The first fruit offerings also speak in promise of the more to come. The giving of the first loaf is a declaration of trust and of surrender to the good God to continue to provide our daily bread. The first fruits of a harvest, like the first leaves of spinach or that first ripe flathead cherry, they all speak to a coming harvest. The giving of this offering cultivates a life of trust. And more than that, for the believer, the first fruit offering, the believer knows that Christ is the first born of the dead. And they know that his resurrection speaks of the promised resurrection for each of us. So trust in a life lived and trust in a death to come. We know that life awaits us still. But until that day in the everyday life for the Israelites then, even after they entered the promised land. And for us today, we know that it’s not always free will offerings and first dough offerings, offerings of celebration and joy. Sometimes we need guilt offerings and burnt offerings and sacrifices for our sin, pleading with a gracious God for the forgiveness for our sins. We see that next set of sacrifices listed in verses 22 to 31.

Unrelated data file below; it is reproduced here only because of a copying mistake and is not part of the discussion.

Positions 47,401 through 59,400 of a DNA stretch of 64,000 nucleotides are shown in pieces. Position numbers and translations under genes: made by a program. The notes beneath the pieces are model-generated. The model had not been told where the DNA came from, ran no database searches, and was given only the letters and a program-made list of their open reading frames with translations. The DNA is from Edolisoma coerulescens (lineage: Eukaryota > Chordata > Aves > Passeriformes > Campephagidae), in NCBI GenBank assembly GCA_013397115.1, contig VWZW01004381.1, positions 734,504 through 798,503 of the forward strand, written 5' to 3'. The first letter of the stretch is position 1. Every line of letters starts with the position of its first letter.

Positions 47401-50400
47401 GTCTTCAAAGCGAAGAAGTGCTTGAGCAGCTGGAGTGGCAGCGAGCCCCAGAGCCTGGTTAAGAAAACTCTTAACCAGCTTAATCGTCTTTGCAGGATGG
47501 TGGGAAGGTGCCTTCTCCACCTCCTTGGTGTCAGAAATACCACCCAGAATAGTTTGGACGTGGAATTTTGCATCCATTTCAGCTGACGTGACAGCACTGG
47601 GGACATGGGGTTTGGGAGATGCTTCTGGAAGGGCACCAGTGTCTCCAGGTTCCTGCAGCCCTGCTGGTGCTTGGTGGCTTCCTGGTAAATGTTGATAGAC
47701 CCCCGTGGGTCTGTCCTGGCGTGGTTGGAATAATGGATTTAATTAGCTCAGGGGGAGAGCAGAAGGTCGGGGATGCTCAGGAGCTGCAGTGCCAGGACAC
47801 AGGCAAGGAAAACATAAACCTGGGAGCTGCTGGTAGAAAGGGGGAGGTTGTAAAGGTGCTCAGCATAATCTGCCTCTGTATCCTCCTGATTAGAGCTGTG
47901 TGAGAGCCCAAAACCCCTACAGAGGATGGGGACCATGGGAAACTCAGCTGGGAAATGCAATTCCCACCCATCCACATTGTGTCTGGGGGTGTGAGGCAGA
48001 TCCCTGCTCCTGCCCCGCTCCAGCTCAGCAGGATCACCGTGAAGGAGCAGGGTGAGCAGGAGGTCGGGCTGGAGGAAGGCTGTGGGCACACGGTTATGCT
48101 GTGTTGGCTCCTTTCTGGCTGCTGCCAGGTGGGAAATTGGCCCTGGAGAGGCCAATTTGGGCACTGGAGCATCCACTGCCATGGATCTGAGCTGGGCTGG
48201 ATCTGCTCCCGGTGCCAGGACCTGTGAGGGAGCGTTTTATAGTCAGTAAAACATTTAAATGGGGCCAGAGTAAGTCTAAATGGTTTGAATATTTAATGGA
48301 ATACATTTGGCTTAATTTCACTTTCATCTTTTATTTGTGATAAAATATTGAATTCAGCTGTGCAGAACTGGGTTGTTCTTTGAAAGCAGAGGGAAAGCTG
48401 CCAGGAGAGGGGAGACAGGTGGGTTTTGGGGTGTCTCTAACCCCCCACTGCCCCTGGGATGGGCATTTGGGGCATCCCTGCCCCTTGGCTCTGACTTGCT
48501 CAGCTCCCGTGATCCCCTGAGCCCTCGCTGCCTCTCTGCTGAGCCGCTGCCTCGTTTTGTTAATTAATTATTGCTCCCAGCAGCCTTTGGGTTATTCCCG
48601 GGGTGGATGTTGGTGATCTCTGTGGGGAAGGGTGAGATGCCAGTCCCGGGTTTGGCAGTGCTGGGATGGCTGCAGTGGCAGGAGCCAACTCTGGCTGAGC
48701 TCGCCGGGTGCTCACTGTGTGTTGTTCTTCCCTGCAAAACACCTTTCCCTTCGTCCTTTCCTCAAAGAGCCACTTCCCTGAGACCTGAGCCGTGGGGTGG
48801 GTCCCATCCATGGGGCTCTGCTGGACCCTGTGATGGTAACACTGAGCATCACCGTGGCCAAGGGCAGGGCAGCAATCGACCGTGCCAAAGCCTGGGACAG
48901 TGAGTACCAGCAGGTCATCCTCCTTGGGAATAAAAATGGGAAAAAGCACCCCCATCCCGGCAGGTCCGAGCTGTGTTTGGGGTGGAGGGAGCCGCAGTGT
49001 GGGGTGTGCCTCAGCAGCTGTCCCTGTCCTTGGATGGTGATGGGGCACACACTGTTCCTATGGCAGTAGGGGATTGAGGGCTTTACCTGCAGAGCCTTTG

There is a set of instructions for sins unintentionally committed either by the leader and therefore incurring guilt in the whole congregation or by an individual. These appear to be some of the same types of sacrifices that Leviticus 4 speak of. And there is some debate on what is meant by unintentional sin. Some scholars seem to suggest that it might be the difference between sins of commission, things we’ve done, and sins of omission, that which we have left undone. But the important thing to note is that God has provided a remedy for our sin. There is a sacrifice that satisfies God’s justice and averts his judgment. And to those who believe in the Lord, to those who trust in his good rule, who offer that prescribed sacrifice, that trust in God’s word, they find forgiveness. We see this repeated need for these sacrifices. And as we do, we might look into our own lives and notice how regularly we sin. The constant need for them to offer sacrifices again and again highlight their dependence upon God for his regular and renewed forgiveness and that extension of grace. Of course, it also points to the perfect sacrifice that Christ offered where once and for all, he offered the sacrifice that washes away all sin.